'Listen to us'

Philly Trans March wants people to know about Shantee Tucker's unsolved murder and other injustices.
 

T

he transgender community and allies in Philadelphia will gather Saturday for the eighth annual Philly Trans March, which comes as police continue to search for the killer of Shantee Tucker, a transgender woman of color fatally shot in September.

The march starts at LOVE Park around 3 p.m. Founder Christian Lovehall first organized the event in 2011 — a year after Stacey Blahnik, another transgender woman of color, was killed in her Philadelphia home. Here is more background about the march's history and the discrimination that transgender people have faced locally.

What is the purpose of the march?

To call attention to the voices of transgender people and the injustices they face. March organizers say they will address a number of topics this year, including unsolved murders, employment discrimination, and the misgendering of transgender people in the media.

Do you find this story valuable? Support journalism at The Philadelphia Inquirer, Philadelphia Daily News and Philly.com by subscribing.

"I wanted to motivate people to stand up and fight back against the epidemic of violence specifically against trans women of color," Lovehall said.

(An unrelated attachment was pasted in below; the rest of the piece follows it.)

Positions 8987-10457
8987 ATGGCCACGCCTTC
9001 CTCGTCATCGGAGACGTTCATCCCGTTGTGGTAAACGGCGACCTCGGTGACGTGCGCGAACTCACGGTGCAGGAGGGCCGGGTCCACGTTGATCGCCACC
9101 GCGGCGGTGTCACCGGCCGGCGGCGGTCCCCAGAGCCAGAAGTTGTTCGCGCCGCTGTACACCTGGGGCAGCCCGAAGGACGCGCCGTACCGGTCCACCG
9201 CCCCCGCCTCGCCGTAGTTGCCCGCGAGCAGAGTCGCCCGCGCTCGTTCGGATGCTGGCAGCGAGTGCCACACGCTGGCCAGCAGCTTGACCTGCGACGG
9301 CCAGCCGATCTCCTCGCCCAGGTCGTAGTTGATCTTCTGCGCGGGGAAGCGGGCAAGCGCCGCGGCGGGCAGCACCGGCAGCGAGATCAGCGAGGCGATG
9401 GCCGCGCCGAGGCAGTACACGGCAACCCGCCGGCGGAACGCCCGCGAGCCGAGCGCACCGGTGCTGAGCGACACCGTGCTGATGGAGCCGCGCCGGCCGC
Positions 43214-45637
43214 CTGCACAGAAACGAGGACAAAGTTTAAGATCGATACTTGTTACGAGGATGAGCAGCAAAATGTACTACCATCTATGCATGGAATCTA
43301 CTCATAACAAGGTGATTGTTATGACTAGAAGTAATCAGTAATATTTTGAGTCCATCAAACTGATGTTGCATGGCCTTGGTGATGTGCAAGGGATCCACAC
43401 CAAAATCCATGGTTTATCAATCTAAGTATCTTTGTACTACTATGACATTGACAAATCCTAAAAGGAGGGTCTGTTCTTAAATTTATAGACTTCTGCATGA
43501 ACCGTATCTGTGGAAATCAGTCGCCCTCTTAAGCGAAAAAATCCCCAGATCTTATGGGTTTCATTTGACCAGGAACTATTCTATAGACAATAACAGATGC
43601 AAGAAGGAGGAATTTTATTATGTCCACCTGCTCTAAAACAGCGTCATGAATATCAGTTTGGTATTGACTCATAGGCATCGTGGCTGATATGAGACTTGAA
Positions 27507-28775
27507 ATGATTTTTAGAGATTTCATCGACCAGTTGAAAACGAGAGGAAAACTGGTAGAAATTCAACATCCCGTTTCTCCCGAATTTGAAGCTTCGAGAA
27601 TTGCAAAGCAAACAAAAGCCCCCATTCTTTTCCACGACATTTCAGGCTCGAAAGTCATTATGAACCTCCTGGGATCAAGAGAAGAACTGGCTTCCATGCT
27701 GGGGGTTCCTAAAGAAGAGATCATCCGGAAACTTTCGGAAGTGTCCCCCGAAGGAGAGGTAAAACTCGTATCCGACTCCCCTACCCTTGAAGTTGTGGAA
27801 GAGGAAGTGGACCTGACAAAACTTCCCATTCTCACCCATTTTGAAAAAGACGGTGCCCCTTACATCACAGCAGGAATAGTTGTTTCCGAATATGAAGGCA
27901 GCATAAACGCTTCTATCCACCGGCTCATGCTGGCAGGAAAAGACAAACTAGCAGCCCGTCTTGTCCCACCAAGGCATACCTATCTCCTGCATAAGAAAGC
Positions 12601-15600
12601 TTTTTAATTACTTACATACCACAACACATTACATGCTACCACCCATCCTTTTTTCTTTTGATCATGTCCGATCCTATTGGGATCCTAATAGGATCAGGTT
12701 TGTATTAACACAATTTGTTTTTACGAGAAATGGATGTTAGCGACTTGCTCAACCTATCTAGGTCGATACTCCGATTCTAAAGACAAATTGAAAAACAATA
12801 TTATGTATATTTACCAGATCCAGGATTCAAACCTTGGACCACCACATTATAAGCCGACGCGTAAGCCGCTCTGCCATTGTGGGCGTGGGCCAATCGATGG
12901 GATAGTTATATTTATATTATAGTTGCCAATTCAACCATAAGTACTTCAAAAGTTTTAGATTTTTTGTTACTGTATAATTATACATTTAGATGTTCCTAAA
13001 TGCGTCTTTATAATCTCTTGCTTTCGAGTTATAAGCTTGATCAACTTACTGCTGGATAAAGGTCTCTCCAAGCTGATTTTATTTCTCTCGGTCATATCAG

How did the march start?

Lovehall founded it after having attended the funeral for Blahnik a year earlier. Blahnik was slain in her South Philadelphia home in October 2010.

"I didn't know Stacey personally," Lovehall said. "But that was my first trans funeral and it changed my life ... just to see so many community members in pain. It moved me."

What violence have transgender people faced locally and nationally?

The fatal shooting of Tucker, 30, happened in Philadelphia's Hunting Park section on Sept. 5. Tucker had a dispute with the driver of a black pickup truck and was running away from the vehicle when the driver shot her, authorities said.

Police have said Tucker "wasn't targeted because of her gender affiliation or lifestyle," but activists and advocates have said there's no way to be sure that's the case. No arrests have been made.

Tucker is one of at least five transgender women of color killed in Philadelphia since 2013.

Nationally, this year, at least 21 transgender people, including Tucker, have been killed, according to the Human Rights Campaign. Most of those victims were transgender women of color.

What other types of discrimination have transgender people faced in the Philly area?

In June, a transgender woman was sent to a men's prison in Philadelphia after allegedly trying to burn a flag at the city's Pride parade. ReeAnna Segin called the experience "dehumanizing." The city's LGBT affairs director, Amber Hikes, and activists helped bail her out, and Hikes said she was "deeply pained" about what had happened.

Last week, Hikes visited the Curran-Fromhold Correctional Facility — where Segin had been held — and talked to prison officials about where transgender inmates should be housed and how those inmates can report harassment or assault that happens behind bars. Nearly 30 percent of transgender individuals held in jails, prisons, or juvenile detention centers reported that staff or other inmates had physically or sexually assaulted them in the last year in a 2015 survey by the National Center for Transgender Equality.

Special Reports

 
© Copyright 2018 Philadelphia Media Network (Digital), LLC